However, the writers had hatched a secret plan to couple them up as far back as season two. After the episode when Monica helps Chandler get into shape, the writers registered the chemistry and filed it away, as executive producer Scott Silveri told Vulture. Silveri would be crucial to "Mondler," as the relationship is known, as he and his wife Shana Goldberg-Meehan helped co-write the episode in which the pair hook up in London.

Phoebe reunites with her dad at Central Perk

When meeting up with the father who abandoned you when you were a baby, you want to pick a spot that's technically neutral ground but also has a comforting familiarity. And a ready-made set.

When Phoebe unexpectedly runs into her father, Frank Sr. (Bob Balaban), at her grandmother's funeral in season three, she pretends to be the executor of the estate and arranges to meet him at Central Perk. Under the ruse, she finds out that Frank had written a note to give to Phoebe's mother, Lily, not knowing she'd died 17 years before. Phoebe finally reveals her real identity to Frank, who gets flustered, explaining that he wasn't a good dad. Despite everything he put her through, Phoebe's natural empathy wins out, and she bridges the gap between them.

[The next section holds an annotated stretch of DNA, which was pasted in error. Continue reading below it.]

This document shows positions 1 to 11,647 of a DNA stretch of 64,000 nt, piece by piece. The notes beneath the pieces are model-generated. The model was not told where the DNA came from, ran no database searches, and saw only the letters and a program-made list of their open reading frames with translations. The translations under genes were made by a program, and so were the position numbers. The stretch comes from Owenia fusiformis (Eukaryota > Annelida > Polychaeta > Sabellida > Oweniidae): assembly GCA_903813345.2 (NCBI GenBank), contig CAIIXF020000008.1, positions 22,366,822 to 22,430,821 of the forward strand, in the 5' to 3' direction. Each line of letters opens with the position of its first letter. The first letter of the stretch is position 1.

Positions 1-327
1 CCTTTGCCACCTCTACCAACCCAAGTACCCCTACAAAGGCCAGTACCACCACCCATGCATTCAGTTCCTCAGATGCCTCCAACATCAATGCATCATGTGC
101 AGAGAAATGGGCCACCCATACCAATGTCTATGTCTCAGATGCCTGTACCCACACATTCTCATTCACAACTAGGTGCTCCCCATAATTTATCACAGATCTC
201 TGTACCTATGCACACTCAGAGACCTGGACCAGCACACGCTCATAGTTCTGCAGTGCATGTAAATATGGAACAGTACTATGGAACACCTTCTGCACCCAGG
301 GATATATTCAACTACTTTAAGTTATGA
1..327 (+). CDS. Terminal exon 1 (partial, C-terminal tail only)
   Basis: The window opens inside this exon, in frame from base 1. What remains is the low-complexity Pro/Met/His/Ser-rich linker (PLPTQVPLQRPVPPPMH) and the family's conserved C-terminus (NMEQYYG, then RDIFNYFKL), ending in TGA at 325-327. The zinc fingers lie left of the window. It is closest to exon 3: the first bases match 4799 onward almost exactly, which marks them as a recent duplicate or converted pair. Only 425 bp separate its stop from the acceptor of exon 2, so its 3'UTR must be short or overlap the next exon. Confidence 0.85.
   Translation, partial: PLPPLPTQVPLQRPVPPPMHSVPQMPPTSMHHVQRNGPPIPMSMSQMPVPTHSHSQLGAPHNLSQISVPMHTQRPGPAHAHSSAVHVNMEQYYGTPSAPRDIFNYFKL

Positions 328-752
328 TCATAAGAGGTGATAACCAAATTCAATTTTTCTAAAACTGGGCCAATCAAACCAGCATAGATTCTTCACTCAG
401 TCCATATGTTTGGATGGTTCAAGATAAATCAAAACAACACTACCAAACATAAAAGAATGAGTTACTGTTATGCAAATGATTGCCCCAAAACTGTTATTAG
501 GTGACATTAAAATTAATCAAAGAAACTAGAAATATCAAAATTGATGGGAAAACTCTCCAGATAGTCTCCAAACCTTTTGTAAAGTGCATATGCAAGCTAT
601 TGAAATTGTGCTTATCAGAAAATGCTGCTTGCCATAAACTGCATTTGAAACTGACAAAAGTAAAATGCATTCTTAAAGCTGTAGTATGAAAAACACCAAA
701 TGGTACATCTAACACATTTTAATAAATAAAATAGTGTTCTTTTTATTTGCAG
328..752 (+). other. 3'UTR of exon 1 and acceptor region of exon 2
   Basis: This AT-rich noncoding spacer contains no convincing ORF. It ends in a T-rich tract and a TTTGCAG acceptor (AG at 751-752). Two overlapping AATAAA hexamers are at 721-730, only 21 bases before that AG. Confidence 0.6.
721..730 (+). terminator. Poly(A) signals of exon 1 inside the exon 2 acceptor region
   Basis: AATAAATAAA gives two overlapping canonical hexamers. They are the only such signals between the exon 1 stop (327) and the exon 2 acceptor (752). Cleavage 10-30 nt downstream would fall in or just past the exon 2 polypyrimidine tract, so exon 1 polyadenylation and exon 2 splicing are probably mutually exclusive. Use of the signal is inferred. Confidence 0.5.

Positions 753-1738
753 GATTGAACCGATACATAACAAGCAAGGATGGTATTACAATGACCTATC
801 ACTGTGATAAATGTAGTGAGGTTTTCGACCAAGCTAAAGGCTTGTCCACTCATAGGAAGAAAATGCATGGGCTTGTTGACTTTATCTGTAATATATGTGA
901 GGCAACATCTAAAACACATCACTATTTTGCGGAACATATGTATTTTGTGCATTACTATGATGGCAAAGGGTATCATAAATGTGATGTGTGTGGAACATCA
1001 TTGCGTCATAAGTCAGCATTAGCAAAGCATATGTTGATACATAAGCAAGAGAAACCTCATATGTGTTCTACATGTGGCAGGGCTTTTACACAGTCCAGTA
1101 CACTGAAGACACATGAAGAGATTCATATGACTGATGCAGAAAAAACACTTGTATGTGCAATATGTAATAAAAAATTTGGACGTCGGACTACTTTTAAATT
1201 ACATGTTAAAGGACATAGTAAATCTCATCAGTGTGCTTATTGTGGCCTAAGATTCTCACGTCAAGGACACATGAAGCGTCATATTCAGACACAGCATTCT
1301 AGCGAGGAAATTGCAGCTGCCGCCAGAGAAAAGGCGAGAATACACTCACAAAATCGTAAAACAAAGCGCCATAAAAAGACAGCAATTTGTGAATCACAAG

A similar thing happens in another episode. On the same couch, Phoebe tells her half-brother (Giovanni Ribisi) and his wife (Debra Jo Rupp) that she'll be their surrogate. Keep it in the family and the Perk.

Joey kisses Phoebe when she's disguised as Ursula

In addition to being a masseuse, a singer/songwriter, and the creator of terrifying 3D portraits, Phoebe is an expert at breaking up with people on their soon-to-be ex's behalf. She talks to Janice for Chandler in season one, and a few episodes later, she intervenes in Joey's love life to save him from being ghosted (which wasn't even a term back then).

When Joey starts dating Phoebe's identical twin, Ursula, Phoebe is wary, knowing that her sister has a tendency to break her dates' hearts. Sure enough, as Joey is falling in love, Ursula goes cold and stops calling. So Phoebe dresses up as her sister and meets Joey in Central Perk, where she lets him down easy. But she also gives him a little test to see if he'd choose her or Ursula, and of course, he picks Phoebe.